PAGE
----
Re: [patch 0/8] CKRM: Core patch set
From: Gerrit Huizenga
Date: Wed Mar 30 2005 - 16:33:06 EST
On Wed, 30 Mar 2005 22:55:05 +0200, Diego Calleja wrote:
> El Tue, 29 Mar 2005 22:05:30 -0800,
> Paul Jackson <pj@xxxxxxxxxxxx> escribi=F3:
> > worth having. I for one am a CKRM skeptic, so won't be much help to you
> > in that quest. Good luck.
> > I don't see any performance numbers, either on small systems, or
> > scalability on large systems. Certainly this patch does not fall under
> > the "obviously no performance impact" exclusion.
> I'm one of those people who also thinks that CKRM tries to do too much things, and
> although my opinion doesn't counts a lot, I'll try to explain myself anyway :)
> One of the things I personally don't like about CKRM its how it handles "CPU resources".
> The goal of CKRM seems to be "control how much % a process can get get", but the
> amount of concepts created to achieve that is too huge and too complex. For the
> "CPU resources", I think that there're much simpler and better solutions. For example,
> instead what CRKM proposes I propose a simpler concept: "attaching" GIDs to a
> niceness level.
Well, the current code and the stacked up patch sets don't currently
include a CPU resource controller, although the SuSE distro version does.
We've pulled back on that for the time being since the scheduler has
been under so much revision lately. However, resource utilization at the
priority level does not allow you to say "OpenOffice can have up to 30%
of my CPU, my email client is guaranteed to get at least 5%, and Firefox +
Java apps get no more than 50% of my machine, and my CD player gets 10%".
Niceness levels provide none of that level of resource control. Also,
GID's have no utility on a desktop machine, other than to separate
possibly background tasks like updatedb vs. all my real time apps.
> Say, we "attach" group foo to nice level -5. All users who belong to group foo will have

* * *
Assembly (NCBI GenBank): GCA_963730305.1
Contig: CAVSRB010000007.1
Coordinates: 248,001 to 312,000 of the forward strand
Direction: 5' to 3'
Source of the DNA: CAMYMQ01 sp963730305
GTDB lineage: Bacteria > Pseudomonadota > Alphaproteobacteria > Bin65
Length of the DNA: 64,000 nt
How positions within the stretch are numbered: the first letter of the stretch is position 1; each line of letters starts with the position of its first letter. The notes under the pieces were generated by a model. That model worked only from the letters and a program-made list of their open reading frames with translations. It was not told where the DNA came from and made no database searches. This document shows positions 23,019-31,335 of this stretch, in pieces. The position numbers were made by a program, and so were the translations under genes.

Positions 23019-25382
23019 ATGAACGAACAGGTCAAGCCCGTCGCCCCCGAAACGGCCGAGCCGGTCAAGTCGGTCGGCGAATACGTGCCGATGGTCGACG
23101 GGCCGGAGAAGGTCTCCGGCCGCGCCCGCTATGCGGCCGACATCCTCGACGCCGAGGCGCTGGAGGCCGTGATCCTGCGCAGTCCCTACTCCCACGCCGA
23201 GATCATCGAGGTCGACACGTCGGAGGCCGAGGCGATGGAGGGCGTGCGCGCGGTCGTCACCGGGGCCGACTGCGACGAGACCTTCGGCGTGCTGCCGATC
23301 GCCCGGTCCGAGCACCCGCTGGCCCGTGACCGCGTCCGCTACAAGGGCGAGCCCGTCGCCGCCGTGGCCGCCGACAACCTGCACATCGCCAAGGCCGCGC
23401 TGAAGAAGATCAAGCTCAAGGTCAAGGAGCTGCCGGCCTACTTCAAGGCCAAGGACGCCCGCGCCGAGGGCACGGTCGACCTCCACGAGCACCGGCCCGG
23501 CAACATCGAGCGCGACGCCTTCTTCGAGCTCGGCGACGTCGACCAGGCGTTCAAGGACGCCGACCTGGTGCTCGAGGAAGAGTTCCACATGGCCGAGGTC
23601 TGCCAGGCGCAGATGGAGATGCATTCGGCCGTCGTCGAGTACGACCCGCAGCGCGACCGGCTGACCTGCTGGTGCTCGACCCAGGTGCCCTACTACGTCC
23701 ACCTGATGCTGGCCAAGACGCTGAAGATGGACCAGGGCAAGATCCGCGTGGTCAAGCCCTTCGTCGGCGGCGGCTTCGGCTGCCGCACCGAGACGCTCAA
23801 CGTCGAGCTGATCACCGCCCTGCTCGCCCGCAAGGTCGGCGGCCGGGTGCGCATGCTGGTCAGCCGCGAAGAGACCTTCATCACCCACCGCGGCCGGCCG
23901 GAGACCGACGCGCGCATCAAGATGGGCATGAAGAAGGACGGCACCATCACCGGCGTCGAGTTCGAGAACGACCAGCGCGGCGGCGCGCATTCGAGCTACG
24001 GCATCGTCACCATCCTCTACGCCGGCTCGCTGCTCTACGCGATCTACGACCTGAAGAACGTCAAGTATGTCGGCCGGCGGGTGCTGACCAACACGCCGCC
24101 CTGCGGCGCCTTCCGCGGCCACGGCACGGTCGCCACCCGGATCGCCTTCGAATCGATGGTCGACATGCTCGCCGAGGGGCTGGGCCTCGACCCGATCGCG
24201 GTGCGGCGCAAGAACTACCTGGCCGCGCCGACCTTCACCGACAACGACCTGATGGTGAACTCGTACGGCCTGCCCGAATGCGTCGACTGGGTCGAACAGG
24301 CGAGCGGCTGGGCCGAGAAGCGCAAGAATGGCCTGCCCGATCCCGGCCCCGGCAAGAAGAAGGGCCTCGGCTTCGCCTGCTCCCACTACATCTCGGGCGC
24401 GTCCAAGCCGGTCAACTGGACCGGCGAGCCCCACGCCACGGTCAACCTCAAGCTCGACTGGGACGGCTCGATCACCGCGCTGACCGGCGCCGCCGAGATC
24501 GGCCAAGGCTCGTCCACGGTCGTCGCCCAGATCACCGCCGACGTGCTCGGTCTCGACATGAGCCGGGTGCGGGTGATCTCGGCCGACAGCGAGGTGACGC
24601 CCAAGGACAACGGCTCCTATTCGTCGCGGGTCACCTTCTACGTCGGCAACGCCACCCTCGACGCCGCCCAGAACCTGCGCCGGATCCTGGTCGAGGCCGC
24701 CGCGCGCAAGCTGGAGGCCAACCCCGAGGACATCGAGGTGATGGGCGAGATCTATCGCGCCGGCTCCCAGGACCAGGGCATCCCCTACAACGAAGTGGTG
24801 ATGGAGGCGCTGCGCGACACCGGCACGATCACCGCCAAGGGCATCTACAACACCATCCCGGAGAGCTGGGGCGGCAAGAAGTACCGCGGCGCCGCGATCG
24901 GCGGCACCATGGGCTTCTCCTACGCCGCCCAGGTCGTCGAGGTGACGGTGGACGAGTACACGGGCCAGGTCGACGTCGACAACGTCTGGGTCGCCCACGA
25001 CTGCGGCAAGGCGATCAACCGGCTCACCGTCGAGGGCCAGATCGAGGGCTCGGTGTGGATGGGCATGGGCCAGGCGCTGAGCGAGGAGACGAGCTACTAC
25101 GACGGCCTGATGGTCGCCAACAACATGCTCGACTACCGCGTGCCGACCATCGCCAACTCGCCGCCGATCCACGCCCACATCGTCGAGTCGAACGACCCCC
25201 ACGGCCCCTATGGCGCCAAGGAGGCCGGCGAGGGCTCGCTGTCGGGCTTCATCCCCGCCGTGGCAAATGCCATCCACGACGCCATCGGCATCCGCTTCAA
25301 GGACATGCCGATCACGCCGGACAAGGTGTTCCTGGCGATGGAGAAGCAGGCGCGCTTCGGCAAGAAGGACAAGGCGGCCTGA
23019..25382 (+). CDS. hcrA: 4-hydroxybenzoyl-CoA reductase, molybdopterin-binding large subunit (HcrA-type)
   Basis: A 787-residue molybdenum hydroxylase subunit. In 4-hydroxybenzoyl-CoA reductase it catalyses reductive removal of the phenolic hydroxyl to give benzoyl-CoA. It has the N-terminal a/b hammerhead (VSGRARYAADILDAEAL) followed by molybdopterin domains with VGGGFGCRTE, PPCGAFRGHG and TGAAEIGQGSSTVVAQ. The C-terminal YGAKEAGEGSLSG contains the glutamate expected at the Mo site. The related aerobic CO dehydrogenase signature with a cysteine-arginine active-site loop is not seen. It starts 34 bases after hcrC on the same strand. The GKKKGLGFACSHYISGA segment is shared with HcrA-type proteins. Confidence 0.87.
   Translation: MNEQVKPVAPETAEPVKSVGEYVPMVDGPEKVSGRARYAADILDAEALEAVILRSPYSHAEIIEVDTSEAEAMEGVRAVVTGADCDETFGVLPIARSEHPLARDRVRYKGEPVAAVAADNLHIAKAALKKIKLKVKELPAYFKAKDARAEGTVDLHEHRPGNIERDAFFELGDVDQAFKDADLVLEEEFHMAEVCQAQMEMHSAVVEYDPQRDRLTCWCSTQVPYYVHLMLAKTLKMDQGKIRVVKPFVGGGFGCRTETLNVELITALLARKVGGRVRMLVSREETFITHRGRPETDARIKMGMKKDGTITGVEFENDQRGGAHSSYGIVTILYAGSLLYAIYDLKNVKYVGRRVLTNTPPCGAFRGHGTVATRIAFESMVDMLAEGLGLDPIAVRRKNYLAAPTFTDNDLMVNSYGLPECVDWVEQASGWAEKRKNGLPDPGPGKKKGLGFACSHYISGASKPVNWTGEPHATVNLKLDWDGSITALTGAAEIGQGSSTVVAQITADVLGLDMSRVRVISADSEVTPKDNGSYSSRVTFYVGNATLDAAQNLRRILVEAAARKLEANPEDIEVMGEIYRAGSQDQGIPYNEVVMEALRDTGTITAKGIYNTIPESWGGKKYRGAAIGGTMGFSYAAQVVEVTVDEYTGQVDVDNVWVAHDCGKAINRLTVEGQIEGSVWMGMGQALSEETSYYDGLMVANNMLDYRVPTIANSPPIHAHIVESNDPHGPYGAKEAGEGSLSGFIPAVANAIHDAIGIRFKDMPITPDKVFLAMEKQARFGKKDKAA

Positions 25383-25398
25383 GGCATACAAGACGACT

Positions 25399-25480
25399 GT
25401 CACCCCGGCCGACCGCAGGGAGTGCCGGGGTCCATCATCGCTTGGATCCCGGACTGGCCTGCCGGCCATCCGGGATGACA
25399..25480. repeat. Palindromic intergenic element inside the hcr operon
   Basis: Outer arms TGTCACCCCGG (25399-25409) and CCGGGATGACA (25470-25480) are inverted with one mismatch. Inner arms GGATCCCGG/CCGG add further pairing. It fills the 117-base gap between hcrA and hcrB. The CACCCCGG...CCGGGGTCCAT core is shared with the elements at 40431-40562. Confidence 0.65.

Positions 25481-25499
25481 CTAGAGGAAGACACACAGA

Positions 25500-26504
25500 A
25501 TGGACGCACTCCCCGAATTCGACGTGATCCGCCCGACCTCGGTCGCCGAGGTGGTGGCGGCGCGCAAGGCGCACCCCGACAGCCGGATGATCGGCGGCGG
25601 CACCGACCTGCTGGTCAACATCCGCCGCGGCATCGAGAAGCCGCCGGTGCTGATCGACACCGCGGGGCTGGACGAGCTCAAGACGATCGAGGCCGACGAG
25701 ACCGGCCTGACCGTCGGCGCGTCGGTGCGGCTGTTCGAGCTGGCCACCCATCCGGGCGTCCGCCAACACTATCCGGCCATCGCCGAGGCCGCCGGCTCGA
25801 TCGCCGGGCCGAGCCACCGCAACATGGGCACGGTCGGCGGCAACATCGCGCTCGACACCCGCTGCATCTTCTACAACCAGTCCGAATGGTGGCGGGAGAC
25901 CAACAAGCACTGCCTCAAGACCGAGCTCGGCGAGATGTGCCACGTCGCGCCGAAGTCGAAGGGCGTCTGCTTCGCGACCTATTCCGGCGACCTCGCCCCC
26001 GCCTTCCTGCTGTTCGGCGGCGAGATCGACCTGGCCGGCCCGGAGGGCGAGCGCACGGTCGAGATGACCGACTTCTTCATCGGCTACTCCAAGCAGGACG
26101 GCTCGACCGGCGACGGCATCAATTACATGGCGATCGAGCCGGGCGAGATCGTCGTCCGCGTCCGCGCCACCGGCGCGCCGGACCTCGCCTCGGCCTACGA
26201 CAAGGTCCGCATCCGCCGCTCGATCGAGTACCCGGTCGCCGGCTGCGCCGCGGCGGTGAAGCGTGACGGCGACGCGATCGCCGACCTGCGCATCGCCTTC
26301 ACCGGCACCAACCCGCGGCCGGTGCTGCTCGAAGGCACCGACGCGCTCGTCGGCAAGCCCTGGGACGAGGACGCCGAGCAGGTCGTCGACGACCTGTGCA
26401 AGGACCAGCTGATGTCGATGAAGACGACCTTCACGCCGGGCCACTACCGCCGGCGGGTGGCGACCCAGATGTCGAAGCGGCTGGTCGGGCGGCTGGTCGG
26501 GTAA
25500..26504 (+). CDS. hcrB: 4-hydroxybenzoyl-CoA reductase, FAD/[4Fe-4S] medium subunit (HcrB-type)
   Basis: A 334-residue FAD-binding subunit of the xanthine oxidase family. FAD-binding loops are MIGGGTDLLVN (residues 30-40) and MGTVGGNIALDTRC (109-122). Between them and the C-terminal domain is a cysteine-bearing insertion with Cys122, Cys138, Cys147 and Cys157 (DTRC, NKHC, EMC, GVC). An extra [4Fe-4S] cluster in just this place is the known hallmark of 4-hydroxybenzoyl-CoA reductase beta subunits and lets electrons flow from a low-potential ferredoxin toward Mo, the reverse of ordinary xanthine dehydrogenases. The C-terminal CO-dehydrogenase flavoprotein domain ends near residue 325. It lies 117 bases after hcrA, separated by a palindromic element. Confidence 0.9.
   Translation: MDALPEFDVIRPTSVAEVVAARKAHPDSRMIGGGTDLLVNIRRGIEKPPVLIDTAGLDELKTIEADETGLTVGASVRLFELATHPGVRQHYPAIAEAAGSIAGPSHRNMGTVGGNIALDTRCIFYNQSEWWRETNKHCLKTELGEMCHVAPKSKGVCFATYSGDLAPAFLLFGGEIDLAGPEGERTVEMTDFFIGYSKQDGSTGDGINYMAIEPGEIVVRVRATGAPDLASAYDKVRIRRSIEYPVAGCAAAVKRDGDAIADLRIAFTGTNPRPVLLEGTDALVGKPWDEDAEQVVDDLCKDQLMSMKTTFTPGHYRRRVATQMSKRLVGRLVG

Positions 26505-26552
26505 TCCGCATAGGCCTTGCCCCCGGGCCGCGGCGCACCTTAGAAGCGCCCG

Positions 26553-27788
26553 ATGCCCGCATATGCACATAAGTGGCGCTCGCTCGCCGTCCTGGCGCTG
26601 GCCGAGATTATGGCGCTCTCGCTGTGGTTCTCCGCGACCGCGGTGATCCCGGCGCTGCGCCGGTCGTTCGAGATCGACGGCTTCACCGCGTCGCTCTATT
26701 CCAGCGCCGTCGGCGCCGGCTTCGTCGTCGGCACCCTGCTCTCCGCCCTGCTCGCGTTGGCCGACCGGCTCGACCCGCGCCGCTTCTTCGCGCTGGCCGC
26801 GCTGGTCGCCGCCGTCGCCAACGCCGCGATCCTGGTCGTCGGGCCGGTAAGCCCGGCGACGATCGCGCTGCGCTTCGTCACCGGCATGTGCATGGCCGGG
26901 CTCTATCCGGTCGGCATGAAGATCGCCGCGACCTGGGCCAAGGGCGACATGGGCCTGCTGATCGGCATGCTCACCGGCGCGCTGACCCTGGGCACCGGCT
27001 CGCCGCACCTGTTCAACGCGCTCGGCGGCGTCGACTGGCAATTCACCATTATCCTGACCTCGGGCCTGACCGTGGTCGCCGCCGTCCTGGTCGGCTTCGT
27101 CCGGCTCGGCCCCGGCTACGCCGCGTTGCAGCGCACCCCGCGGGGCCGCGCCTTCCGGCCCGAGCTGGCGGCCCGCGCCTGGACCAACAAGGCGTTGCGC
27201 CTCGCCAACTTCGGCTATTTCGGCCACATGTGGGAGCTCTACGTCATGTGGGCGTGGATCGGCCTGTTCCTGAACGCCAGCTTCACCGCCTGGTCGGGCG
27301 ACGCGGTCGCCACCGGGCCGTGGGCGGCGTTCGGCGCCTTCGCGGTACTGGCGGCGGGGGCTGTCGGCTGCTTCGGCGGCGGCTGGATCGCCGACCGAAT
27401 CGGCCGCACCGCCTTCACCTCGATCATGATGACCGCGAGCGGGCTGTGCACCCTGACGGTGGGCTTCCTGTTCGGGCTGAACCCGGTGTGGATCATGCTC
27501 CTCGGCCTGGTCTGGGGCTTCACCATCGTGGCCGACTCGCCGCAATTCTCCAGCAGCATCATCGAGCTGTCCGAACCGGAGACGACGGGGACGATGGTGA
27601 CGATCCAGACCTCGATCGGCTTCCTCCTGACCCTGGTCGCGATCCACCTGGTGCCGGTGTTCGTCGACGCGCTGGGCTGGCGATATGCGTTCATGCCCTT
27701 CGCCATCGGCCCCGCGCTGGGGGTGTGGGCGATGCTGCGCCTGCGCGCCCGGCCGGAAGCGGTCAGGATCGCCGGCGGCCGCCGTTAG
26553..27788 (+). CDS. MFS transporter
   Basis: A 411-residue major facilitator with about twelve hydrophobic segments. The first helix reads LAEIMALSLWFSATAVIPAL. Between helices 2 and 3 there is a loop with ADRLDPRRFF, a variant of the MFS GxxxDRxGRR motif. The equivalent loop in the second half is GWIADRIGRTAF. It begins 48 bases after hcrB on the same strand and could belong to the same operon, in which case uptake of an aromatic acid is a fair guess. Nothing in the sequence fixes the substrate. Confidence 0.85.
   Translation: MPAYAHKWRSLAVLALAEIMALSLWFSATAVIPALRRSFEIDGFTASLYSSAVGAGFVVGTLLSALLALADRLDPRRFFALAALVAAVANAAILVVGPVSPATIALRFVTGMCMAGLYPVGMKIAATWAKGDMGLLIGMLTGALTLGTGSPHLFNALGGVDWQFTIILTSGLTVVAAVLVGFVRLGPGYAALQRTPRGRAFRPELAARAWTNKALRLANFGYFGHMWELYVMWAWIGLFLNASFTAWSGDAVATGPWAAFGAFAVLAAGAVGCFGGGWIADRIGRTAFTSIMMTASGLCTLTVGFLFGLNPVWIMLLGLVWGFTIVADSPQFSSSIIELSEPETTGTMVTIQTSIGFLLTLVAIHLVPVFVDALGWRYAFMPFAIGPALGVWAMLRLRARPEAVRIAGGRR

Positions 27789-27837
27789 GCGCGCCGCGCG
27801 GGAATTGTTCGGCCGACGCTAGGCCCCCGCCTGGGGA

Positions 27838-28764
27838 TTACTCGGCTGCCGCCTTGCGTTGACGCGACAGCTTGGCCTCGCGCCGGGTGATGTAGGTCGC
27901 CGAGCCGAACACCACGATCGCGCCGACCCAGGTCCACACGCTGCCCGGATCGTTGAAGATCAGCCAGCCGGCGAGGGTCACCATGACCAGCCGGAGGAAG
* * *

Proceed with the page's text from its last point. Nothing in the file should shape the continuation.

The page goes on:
> permissions to renice themselves to nice -5. If instead of that, group foo has been
> attached at nice level 15, all processes from users who belong to foo will be run at 15,
> and they won't be able to renice themselves even to the default priority (0)
Again, great for multiuser systems if you just want people to be prioritized
as opposed to work. But more often on larger multiuser systems, you want various
services to have priorities. For instance, a web server may be allowed some
rate of incoming connections or some amount of CPU bandwidth; a database may
have memory limits, CPU limits (or allowing "at least" some percentage, possibly
also limiting it from taking over the entire machine; and IO limits in terms
amount disk traffic. These limits may allow various clients or web servers
to make progress without getting drowned out by some large server which
wants to consume 100% of cpu or all of available memory.
> This should be very easy to implement, and what's more important, it'd probably have
> zero performance impact at runtime - CRKM touches hot paths in the scheduler
> I think, this would just touch a few non-critical places - because we'd just use a existing
Not currently in the patches being brought forward to LKML.
> Sure, this can't guarantee that a group will get reserved exactly 57% of the CPU, but I
> think that such level of detail is unnecesary - instead we let the kernel uses the
> standard internal mechanisms to do the dirty job based in the distinction between
> standard nice levels. (And we could get that level of detail just by modifying the
> scheduler algorithm and adding a range of -50...0...50 nice levels ;)
Also, with various implementation of the scheduler, the nice levels have been
either studiously ignored or sometimes at the other extreme there has been a
more clear stairstepping of nice levels. Relying on predictability here based
on the current algorithm is not a great formula for success, nor does it address
the needs of most desktop or server users in any simple/easy to use way.
> For the CPU resources, we already have nice levels. The existing algorithms can already
> handle priorities with them. CKRM alternative seems to be to add a second scheduling
> algorithm which in super-hot paths like the ones from sched.c are, it will probably have a
> performance impact. In my very humble opinion, I think we should reuse existing UNIX
> concepts and combine them to achieve some of the goals CKRM tries to achieve in
> a much simpler (unixy ;) way.
I'd love to see patches which could be validated by folks like the PlanetLab
folks, for instance. I don't believe it is possible to get the level of machine
partitioning/virtualization that CKRM provides with this overly simple prioritization
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